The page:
As soon as you miss a workout or you get sick or something happens that disrupts your training you start convincing yourself that you need to double up and suffer more. That’s when you overdo it. That’s when you get an overtraining injury. You suffer through a little ache and pain it would go away if you just let it recover for a day or two.
In the book Be Ready on Race Day, the author talks a lot about the importance of being able to adjust your training on-the-fly. In fact he even suggests the the common routine of writing out a 16 week training plan is a little foolish and perhaps even a waste of time.
If you really just stop and think about it for a second it’s hard to imagine that you will not have some unforeseen deadline at work, a cold, or some other family issue come up that might interfere with your training over a given four month time block.
We all know that things are going to come up that interfere with training at some point.
So the author of Be Ready on Race Day actually suggests when you are designing your training plan you should only really write out the first few weeks of the training in a detailed manner.
I think this is fantastic advice!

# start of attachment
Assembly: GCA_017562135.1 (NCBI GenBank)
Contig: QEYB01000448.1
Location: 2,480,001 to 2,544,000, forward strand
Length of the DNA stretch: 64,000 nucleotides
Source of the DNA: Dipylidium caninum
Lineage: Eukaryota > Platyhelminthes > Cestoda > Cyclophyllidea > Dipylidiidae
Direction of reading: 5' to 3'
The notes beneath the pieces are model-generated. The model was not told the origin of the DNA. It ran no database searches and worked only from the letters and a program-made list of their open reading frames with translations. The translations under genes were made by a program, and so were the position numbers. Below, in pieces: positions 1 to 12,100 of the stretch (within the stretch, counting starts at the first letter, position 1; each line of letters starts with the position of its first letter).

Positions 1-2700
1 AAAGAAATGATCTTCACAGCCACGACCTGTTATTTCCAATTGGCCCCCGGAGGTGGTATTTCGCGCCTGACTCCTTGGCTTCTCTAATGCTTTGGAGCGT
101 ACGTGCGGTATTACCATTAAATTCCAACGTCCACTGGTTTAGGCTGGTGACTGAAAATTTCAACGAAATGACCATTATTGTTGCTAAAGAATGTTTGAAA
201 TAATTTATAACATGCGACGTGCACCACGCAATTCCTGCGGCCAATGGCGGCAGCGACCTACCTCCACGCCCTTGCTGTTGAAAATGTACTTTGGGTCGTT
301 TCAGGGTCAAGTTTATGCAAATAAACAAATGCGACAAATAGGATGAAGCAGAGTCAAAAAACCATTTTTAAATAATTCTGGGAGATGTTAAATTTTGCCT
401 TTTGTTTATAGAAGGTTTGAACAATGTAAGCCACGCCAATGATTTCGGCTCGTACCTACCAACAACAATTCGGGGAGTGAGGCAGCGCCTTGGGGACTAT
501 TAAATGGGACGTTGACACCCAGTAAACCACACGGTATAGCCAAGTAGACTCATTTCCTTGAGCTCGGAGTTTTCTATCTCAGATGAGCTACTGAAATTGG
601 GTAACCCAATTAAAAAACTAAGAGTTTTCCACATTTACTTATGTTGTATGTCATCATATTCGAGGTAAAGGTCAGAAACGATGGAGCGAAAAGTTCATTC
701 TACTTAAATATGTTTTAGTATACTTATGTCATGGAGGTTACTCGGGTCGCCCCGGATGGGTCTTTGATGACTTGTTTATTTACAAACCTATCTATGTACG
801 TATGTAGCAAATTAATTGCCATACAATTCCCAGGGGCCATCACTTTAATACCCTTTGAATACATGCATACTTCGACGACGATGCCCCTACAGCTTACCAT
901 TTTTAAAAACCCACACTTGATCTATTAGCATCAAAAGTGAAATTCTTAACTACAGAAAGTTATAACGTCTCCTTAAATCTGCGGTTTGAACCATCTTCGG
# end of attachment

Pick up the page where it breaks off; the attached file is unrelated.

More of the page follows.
Many of the runners I see who developed an over training injury will tell me that they knew some sort of trouble was brewing. They could feel some odd ache and pain for days, sometimes even weeks. But because they had an entire detailed four months training plan, they just could not muster up the courage to skip a work out or completely rework the rest of the training plan when they realize they should skip work out.
When you stare at that four month calendar with a very clear progression of workouts it’s just hard to imagine how you can skip some key work out and then reassemble the rest of the plan.
The unfortunate reality is that many of those athletes will simply skip one hard work out and then jam it somewhere in the schedule where really and truly does not belong. That causes trouble.